How the Gut-Brain Connection Affects Your Mental Health Good + Good
redespite its somewhat charming nickname, the gut has become one of the sexiest areas of interest in medicine in recent years. While there is still a lot to learn, emerging science suggests a surprisingly significant gut-brain connection; it is increasingly apparent that the gastrointestinal system has a great influence on the way we feel, think and react.
ICYMI, your gastrointestinal system actually has its own “brain” known as Enteric nervous system (ENS) which communicates with the central nervous system (CNS) – of which the brain is a part –to influence mood, cognition and mental health, according to a study published in Integrative Medicine: Journal of a Clinician. The intestine and the noggin also communicate via hormones and the immune system.
All of the above are influenced by the gut microbiome, which may explain the growing body of research linking poor microbiome health to mood and cognitive disorders. Patients with various psychiatric disorders, including depression, bipolar disorder and schizophrenia, for example, have been shown have significantly different gut microbiomes than those without these conditions. And the deregulation of the gut microbiome has been bound at an increased risk of dementia, too.
Below, find more details on the science behind the gut-brain connection and the ways your microbiome appears to influence your mental well-being.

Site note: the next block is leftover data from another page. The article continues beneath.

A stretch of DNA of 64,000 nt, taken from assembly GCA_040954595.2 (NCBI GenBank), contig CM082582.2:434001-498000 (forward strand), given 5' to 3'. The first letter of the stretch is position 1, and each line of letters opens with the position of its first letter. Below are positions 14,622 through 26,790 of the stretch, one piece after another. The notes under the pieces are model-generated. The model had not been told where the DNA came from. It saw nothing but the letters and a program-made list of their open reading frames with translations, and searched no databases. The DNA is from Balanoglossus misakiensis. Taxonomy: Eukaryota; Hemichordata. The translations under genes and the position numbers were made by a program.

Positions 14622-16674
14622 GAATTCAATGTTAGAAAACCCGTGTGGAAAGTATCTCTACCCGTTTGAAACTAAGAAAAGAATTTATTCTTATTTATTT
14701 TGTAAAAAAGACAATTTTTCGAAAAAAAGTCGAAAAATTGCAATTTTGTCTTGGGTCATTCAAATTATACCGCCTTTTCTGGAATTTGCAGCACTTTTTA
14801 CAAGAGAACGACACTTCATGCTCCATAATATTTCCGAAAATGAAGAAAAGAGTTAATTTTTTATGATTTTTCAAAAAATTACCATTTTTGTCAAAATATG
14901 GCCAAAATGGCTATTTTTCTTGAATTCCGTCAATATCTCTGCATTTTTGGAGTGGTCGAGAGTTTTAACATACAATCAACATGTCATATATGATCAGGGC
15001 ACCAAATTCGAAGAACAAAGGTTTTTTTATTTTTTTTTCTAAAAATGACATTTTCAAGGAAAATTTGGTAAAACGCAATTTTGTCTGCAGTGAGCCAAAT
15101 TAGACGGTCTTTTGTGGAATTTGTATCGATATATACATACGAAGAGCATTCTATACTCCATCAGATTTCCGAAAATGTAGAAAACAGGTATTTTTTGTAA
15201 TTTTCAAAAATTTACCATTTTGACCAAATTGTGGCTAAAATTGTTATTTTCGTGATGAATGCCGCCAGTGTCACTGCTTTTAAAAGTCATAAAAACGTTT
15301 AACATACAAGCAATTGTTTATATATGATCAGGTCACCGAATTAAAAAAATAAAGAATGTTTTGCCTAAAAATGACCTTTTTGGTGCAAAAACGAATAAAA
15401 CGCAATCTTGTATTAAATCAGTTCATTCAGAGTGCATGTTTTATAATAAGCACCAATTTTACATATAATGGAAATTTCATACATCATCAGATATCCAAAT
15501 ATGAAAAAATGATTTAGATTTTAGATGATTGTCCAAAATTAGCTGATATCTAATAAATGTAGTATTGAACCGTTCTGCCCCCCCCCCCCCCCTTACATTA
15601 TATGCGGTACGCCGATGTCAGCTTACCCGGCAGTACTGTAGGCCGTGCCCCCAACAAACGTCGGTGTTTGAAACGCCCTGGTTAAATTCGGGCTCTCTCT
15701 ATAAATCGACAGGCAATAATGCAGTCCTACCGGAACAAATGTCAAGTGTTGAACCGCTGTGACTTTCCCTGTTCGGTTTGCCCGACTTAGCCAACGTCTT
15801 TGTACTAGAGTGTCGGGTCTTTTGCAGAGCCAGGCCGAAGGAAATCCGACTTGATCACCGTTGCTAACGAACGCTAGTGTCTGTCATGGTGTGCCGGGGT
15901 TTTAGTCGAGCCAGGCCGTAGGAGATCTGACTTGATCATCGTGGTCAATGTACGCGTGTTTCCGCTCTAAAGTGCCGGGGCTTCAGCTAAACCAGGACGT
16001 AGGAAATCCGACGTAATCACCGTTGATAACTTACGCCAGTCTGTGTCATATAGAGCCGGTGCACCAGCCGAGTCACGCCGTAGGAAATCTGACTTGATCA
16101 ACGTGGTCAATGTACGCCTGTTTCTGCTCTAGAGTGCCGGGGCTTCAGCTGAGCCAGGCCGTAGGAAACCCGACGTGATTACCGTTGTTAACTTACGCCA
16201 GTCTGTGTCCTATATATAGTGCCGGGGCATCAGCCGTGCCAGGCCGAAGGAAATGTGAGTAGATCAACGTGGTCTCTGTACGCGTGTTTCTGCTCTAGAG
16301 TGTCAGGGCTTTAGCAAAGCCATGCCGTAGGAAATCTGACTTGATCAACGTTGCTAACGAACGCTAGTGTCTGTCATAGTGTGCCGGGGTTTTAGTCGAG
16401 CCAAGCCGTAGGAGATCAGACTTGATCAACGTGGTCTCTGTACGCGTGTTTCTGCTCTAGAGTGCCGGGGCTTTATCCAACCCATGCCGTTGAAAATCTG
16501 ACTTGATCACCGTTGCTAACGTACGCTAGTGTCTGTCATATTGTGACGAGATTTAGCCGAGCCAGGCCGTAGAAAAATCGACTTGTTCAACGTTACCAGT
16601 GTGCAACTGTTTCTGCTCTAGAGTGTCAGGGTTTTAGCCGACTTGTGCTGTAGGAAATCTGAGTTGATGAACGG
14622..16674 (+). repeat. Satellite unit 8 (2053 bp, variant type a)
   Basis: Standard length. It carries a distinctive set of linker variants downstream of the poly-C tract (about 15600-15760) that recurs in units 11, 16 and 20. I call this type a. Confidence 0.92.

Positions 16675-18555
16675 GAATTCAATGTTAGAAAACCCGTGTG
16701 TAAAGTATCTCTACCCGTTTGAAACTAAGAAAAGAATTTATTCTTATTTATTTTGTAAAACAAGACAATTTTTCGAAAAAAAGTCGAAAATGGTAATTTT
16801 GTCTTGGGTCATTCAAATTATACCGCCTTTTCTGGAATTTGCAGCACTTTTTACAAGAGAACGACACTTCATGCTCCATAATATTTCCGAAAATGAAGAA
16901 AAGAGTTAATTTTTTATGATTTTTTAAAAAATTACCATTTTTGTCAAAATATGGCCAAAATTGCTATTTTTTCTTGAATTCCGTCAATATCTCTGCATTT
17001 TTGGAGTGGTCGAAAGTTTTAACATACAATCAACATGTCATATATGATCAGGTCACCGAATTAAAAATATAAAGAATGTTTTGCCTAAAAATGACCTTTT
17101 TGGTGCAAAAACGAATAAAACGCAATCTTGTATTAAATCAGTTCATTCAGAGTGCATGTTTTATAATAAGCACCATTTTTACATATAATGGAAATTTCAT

The Gut-Brain Connection: How Your Microbiome Influences Your Mood, Cognition, and More
The growing body of research linking the makeup of the microbiome to depression is compelling. Data published in the journal Natural microbiology in 2019, for example, found preliminary evidence linking low levels of certain gut bacteria (in particular, Coprococcus and Dialer) depression. People in the study who claimed to be in good mental health, on the other hand, had high levels of Coprococcus and another bug known as Fecalibacterium. A separate study published in the International Journal of Neuropsychopharmacology found lower levels of Bifidobacterium and Lactobacilli in people with depression, compared to those without.
The same researchers in the 2019 study also found that many forms of gut bacteria can produce mood-regulating / stimulating neurotransmitters (or their precursors) such as serotonin and dopamine. So if you are deficient in these specific bacteria, you are more likely to suffer from mood disorders, including depression, and to benefit from taking prebiotics and probiotics.
These same neurotransmitters influenced by the intestine, serotonin and dopamine, play a role in anxiety, too, and some research supports the idea that the makeup of the microbiome may impact symptoms of the disorder. For example, a study published in the journal General Psychiatry published in 2019 found that regulating gut health can help individuals manage anxiety. Research evaluated 21 different experiments to reach this conclusion and found that probiotic supplementation and dietary changes (including low FODMAP diets, addition of fermented foods, etc.) effectively reduced symptoms of anxiety. by regulating the intestinal microbiota.
Postpartum depression and anxiety
While the link between postpartum depression and microbiome makeup remains largely speculative at this point, it’s possible given that the microbiome undergoes significant changes during and after pregnancy – and scientists have already established a link between depression / anxiety and the general microbiome. Adding to the support of this theory, a study published in Frontiers in cellular and infectious microbiology specifically showed differences in the microbiomes of women who suffered from postpartum depression and those who did not.